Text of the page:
the necessary adjunct of colour. The specimens given in this chapter and elsewhere can at best only show form and arrangement—the groundwork of the pages; the frames as it were in which the verses are set; Blake never intending any copies to go forth to the world until they had been coloured by hand. Facing pages 109 and 110, however, we give facsimiles of two whole pages from the America, exact facsimiles both as regards drawing and writing (though reduced to about half the size of the original), and in a colour as near as possible to that frequently used by Blake for the groundwork, as we said before, of his painted leaves. Similar examples we shall give when we come to other books of the same character,—the Europe, and that yet more remarkable, the Jerusalem.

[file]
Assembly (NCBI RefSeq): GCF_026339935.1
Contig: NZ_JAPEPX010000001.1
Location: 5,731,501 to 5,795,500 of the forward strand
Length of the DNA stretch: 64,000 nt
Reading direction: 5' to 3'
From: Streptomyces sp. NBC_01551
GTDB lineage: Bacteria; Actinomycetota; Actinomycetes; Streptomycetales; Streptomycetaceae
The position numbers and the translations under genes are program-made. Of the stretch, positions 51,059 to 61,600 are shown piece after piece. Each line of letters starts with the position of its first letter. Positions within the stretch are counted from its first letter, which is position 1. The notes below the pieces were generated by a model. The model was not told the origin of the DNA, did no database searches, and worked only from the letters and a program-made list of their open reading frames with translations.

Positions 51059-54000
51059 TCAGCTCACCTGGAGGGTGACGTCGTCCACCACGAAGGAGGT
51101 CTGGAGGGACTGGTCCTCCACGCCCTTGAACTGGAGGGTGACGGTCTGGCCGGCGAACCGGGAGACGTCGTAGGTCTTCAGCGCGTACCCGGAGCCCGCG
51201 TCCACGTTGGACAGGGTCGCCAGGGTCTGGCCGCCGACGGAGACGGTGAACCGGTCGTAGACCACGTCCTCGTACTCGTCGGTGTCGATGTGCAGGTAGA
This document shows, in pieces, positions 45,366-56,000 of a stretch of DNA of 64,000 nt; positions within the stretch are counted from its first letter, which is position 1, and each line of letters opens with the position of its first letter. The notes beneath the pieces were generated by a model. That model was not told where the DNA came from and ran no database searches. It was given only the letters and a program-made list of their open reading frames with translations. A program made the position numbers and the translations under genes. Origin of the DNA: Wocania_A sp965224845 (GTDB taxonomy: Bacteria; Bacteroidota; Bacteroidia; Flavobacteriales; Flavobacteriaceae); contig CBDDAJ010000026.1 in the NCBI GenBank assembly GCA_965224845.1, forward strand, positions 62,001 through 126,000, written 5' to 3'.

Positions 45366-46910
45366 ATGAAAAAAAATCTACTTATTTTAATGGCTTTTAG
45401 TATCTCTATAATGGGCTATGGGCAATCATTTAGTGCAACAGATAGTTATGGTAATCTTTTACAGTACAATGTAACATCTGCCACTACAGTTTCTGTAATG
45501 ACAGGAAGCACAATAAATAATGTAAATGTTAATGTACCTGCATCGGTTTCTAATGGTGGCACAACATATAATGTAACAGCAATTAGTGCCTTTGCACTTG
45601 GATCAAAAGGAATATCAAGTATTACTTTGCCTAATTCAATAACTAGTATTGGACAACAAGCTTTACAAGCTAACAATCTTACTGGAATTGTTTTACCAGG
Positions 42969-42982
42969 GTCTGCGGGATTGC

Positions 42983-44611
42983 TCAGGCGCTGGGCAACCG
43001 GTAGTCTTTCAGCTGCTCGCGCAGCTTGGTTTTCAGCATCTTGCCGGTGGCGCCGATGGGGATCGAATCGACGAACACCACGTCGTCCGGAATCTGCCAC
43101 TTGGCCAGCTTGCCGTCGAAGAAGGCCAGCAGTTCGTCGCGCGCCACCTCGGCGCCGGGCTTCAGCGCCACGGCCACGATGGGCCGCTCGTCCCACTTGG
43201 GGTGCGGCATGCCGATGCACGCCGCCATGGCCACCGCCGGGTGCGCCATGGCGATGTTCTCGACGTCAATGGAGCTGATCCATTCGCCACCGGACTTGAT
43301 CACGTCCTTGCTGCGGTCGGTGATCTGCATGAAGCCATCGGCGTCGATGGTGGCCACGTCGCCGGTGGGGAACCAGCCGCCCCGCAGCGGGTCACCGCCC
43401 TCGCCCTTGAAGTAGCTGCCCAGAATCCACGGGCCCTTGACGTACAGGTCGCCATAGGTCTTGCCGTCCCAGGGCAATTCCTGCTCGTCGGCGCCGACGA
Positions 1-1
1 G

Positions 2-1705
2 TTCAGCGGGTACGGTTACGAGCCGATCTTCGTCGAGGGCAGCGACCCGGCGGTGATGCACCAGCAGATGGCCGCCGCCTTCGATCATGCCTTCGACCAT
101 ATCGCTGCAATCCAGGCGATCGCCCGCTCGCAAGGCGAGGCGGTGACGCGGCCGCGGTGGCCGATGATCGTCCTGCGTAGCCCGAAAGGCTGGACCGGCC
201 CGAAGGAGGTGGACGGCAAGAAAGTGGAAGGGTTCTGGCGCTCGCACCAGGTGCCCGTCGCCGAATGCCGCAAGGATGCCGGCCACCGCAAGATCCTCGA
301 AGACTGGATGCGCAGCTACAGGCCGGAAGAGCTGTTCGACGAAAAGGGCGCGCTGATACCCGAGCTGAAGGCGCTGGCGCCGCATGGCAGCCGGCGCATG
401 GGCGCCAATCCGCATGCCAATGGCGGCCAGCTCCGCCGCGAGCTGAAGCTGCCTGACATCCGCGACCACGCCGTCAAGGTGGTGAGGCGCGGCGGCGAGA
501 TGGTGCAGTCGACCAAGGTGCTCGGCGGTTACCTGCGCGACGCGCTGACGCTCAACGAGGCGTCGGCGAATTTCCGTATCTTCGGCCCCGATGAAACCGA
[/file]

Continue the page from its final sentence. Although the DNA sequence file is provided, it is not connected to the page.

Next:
Whatever may be the literary value of the work, the designs display unquestionable power and beauty. In firmness of outline and refinement of finish, they are exceeded by none from the same hand. We have more especially in view Lord Houghton's superb copy. Turning over the leaves, it is sometimes like an increase of daylight on the retina, so fair and open is the effect of particular pages. The skies of sapphire, or gold, rayed with hues of sunset, against which stand out leaf or blossom, or pendant branch, gay with bright plumaged birds; the strips of emerald sward below, gemmed with flower and lizard and enamelled snake, refresh the eye continually. Some of the illustrations are of a more sombre kind. There is one in which a little corpse, white as snow, lies gleaming on the floor of a green overarching cave, which close inspection proves to be a field of wheat, whose slender interlacing stalks, bowed by the full ear and by a gentle breeze, bend over and inclose the dead infant. The delicate network of stalks (which is carried up one side of the page, the main picture being at the bottom), and the subdued yet vivid green light shed over the whole, produce a lovely decorative effect. Decorative effect is in fact never lost sight of, even when the motive of the design is ghastly or terrible. As for instance at page 13, which represents the different fate of two bodies drowned in the sea—the one, that of a woman, cast up by the purple waves on a rocky shore; an eagle, with outstretched wings, alighting on her bosom, his beak already tearing her flesh: the other, lying at the bottom of the ocean, where snaky loathsome things are twining round it, and open-mouthed fishes gathering greedily to devour. The effect is as of looking through water down into wondrous depths. One design in the volume was an especial favourite of Blake's: that of an old man entering Death's door. It occurs in the Gates of Paradise (Plate 15); in Blair's Grave (1805), and as a distinct engraving. There are also two other subjects repeated subsequently,—in the Grave and the Job. But one more design (we might expatiate on all) shall tempt us to loiter. It heads the last page of the book, and consists of a white-robed, colossal figure, bowed to the earth; about which, as on a huge, snow-covered mass of rock, dwarf shapes are clustered here and there. Enhancing the weird effect of the whole, stand three lightning-scathed oaks, each of which,